Will the Ontario Labour Movement Return to Class Struggle as Austerity Deepens?

~~~~~~~~~~~~~~~~~~(((( T h e B u l l e t ))))~~~~~~~~~~~~~~~~~~
A Socialist Project e-bulletin ... No. 1658 ... September 2, 2018
_______________________________________________________________

Will the Ontario Labour Movement Return to Class Struggle as Austerity Deepens?

Sam Gindin and Michael Hurley

The Ontario labour movement is in deep crisis. Some impressive struggles aside, it has been staggering since the end of the great mobilizations of the 1990s. Given the labour movement’s historic role in leading and supporting progressive change, its current disorientation should be a matter of alarm to its members of course, but also to anyone concerned with countering the insatiable greed and social destructiveness of capitalism.

There is a tendency within the Canadian labour movement -- reinforced as we head into Labour Day -- to reduce this crisis to a lack of unity. But the content of ‘unity’ matters and is inseparable from the question of... direction. Battles over jurisdictional claims are certainly destructive. However, in the absence of political struggle, calls for unity can also be used to silence criticism and block difficult debates over vision and strategy. It is the lack of such crucial debates -- which inevitably come with some divisions along the way -- that is perhaps most disturbing about the state of today’s labour movement.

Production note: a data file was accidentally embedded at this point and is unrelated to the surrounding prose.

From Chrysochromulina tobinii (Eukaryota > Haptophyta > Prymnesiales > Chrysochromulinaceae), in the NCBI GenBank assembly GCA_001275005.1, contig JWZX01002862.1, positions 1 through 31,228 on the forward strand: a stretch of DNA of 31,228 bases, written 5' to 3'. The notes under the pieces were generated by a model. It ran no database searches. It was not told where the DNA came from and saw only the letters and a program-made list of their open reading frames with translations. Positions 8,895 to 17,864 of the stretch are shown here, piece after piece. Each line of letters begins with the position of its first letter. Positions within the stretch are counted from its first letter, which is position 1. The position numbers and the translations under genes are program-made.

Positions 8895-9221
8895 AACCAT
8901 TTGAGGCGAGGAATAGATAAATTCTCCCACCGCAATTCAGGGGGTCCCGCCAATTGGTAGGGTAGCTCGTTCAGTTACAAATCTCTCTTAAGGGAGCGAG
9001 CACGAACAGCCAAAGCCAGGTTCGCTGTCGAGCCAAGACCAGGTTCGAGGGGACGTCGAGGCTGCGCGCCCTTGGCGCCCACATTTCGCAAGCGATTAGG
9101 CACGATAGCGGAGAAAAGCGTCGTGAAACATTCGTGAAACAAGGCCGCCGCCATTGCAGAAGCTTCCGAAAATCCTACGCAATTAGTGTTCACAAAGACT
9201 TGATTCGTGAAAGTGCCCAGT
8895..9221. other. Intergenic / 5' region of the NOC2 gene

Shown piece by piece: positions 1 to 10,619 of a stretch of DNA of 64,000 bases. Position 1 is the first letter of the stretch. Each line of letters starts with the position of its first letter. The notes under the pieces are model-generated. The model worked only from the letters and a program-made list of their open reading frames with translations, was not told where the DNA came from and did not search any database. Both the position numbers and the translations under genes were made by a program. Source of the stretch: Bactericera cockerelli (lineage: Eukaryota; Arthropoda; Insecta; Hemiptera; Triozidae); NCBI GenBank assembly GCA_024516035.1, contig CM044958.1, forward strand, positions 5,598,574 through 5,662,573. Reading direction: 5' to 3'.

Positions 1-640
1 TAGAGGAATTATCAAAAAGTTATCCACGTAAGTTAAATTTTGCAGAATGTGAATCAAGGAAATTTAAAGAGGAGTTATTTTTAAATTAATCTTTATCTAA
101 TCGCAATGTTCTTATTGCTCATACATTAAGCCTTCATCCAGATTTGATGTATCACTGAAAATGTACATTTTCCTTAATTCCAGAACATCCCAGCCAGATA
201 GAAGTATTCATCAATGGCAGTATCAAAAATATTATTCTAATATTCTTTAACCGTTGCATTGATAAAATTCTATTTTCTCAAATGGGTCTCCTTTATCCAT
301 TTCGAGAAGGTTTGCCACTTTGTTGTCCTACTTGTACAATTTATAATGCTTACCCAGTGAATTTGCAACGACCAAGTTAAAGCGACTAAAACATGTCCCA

Consider. In the 1930s, the great breakthrough in the American labour movement, which also shaped the Canadian movement, was the birth of the CIO (Congress of Industrial Organizations) and its principle of unionization across skills. But it only came alongside a difficult but necessary exit from the craft-based AFL (American Federation of Labor), a tectonic break that represented profound ideological and strategic differences. When the AFL and CIO came together again in the mid-1950s the ‘harmony’ it brought didn’t bring a stronger, more solidaristic movement. Rather, the newly unified federation, the AFL-CIO, oversaw four decades of stagnation and decline in U.S. unions accompanied by some of the most shameful undermining of working class struggles abroad.

Continue reading

Share on Facebook

Follow us onr0

Forward to a friend: this link

r39
powered by phpList

Login Form